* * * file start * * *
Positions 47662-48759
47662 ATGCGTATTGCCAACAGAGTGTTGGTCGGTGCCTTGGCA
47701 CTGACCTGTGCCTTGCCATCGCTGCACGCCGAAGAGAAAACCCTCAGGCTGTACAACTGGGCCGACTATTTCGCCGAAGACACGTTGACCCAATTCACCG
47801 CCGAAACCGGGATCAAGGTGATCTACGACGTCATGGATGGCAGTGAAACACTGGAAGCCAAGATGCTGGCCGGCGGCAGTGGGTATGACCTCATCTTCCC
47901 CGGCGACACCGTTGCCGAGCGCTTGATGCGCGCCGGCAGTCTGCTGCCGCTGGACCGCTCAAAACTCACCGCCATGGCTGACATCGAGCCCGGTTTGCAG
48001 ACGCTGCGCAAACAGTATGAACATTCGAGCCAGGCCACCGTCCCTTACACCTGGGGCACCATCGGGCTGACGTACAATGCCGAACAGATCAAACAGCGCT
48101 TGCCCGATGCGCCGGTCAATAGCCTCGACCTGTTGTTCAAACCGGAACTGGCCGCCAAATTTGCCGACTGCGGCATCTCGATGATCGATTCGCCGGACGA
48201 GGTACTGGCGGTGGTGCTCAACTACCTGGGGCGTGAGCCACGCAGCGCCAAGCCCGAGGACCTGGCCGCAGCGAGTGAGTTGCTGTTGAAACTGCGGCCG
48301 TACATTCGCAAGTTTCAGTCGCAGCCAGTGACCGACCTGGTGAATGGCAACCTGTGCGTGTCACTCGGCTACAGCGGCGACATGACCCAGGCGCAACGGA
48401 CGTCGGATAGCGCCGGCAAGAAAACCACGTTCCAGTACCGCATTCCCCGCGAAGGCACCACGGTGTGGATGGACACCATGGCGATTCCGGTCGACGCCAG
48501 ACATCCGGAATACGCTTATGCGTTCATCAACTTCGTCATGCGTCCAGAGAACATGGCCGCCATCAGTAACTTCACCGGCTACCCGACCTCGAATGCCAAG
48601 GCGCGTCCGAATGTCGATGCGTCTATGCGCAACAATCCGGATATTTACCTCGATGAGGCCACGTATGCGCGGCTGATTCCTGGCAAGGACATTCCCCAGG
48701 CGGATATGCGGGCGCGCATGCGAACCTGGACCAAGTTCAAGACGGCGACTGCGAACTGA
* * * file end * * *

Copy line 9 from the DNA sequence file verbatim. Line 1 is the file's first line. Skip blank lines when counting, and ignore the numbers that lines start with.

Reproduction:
48301 TACATTCGCAAGTTTCAGTCGCAGCCAGTGACCGACCTGGTGAATGGCAACCTGTGCGTGTCACTCGGCTACAGCGGCGACATGACCCAGGCGCAACGGA